Life is a Long Quiet River

Two babies are switched at birth. When the mistake is discovered 12 years later, it leads to complications in the lives of both families. One family is affluent, with dutiful and (apparently) contented children. The other family is poor, with rambunctious (even delinquent) children, often hungry, but with lots of laughter in the house.


When Katie meets Paco they fall in love. From this an extraordinary child is born; Ricky, who quickly develops into something wonderful and not so normal.

Le Havre

Marcel Marx, a former bohemian and struggling author, has given up his literary ambitions and relocated to the port city Le Havre. He leads a simple life based around his wife Arletty, his favourite bar and his not too profitable profession as a shoeshiner. As Arletty suddenly becomes seriously ill, Marcel’s path crosses with an underage illegal immigrant from Africa, who needs Marcel’s help to hide from the police.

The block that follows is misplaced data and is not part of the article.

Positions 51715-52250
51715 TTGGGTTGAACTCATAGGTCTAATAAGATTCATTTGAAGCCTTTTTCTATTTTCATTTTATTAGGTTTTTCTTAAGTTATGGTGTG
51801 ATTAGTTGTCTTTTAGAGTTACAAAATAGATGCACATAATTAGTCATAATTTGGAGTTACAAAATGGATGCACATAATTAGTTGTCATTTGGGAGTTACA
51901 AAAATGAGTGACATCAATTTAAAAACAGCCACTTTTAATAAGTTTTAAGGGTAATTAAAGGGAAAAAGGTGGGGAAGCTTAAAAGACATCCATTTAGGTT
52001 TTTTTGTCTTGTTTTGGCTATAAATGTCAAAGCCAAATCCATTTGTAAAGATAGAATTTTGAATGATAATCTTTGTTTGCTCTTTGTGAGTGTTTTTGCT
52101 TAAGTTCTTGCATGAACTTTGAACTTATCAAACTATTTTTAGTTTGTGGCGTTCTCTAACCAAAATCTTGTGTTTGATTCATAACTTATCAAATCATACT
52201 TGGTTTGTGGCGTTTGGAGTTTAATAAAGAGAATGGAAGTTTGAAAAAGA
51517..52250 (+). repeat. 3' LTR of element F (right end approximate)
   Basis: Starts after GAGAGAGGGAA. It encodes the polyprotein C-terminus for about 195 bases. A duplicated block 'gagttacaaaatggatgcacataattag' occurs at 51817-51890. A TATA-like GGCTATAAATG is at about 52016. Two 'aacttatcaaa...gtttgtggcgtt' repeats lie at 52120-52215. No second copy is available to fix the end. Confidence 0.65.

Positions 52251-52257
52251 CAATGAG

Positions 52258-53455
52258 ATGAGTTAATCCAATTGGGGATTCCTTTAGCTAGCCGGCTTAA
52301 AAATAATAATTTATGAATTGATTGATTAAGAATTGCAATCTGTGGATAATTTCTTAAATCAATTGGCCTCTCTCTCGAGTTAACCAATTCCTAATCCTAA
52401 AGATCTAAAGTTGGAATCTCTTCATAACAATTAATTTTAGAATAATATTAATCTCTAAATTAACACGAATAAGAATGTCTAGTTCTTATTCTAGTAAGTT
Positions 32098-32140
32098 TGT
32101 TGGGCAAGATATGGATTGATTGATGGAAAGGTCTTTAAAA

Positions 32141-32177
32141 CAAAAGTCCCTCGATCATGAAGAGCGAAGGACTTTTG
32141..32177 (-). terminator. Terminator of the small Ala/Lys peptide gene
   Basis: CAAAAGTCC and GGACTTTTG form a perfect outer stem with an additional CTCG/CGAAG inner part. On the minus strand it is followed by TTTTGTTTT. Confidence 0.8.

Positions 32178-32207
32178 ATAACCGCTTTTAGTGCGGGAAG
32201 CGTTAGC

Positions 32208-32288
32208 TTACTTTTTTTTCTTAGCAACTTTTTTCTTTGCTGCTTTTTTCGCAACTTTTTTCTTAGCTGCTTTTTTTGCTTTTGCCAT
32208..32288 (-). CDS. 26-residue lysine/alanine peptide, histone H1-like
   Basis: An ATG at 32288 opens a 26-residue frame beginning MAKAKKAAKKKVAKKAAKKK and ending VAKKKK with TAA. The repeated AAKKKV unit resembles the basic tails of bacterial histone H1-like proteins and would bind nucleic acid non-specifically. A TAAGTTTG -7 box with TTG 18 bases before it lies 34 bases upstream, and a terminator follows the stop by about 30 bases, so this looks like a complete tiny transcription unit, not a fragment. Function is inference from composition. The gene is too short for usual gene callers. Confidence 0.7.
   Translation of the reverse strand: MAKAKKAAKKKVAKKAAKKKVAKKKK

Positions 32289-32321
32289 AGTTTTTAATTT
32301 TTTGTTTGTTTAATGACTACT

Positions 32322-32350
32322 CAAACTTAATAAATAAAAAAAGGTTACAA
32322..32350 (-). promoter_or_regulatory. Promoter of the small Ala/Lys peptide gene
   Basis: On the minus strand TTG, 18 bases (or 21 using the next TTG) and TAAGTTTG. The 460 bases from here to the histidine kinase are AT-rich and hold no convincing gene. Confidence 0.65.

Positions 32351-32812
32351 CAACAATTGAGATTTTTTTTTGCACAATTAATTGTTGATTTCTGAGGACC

Nick Gutlicht, a small-time crook from a working class background who makes a living in the illegal trade of valuable books is in debt and has to go underground. He happens to wind up at the elegant town house of well-known but now elderly philosopher Curt Ledig, who, in spite of his dementia and a pathological aversion to kitchens, is unwilling to move in with his daughter. Thus Nick is hired by the family to look after the old man. Curt can now work on the lecture nobody expects him to be able to give at an impending symposium, and Nick gets a first-rate hide-out. The partnership of convenience between these two individualists soon develops its own momentum. Curt sees in Nick a fascinating new research subject and makes him undergo an absurd therapy. Nick senses in Curt’s phenomenal library a unique opportunity to consolidate his finances. Mayhem of unforeseen proportions ensues. [Synopsis courtesy of Berlinale]